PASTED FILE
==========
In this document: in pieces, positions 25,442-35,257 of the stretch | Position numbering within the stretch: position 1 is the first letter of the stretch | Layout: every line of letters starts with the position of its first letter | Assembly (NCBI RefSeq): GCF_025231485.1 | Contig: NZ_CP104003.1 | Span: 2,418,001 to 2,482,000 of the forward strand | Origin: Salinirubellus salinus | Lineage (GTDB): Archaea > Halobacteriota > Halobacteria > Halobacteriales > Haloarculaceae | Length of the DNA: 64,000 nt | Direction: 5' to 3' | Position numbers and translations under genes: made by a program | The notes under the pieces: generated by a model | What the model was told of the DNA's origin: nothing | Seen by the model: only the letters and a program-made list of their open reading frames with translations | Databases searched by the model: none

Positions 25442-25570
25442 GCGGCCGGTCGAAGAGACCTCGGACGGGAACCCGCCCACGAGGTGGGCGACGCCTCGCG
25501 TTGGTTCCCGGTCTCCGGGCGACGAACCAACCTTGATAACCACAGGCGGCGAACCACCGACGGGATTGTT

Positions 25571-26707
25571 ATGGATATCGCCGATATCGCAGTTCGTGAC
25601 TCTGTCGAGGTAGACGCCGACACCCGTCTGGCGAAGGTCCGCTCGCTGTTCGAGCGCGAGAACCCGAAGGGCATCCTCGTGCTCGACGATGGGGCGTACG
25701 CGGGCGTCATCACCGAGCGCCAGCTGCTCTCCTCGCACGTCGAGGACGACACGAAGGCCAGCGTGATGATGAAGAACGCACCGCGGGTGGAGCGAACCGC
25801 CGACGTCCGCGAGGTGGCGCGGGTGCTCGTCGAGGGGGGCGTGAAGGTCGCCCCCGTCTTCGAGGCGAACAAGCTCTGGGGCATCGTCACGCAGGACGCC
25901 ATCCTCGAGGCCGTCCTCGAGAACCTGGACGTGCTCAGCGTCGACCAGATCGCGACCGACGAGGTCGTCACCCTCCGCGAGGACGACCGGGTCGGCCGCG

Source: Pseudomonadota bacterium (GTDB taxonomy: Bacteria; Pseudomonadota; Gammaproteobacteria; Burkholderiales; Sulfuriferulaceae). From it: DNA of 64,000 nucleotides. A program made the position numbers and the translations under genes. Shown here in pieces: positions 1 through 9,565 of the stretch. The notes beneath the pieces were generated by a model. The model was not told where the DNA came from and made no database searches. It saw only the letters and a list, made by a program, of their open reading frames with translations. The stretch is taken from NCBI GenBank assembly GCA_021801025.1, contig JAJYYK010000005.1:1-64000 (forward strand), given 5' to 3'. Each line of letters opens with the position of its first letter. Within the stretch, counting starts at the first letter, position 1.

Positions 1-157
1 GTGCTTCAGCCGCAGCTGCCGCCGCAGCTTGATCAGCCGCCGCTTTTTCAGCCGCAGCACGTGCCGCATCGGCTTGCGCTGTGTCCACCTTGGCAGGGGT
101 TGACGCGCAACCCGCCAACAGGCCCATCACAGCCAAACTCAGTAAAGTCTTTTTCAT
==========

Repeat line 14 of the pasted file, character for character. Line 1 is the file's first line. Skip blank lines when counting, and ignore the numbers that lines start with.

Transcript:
101 TGACGCGCAACCCGCCAACAGGCCCATCACAGCCAAACTCAGTAAAGTCTTTTTCAT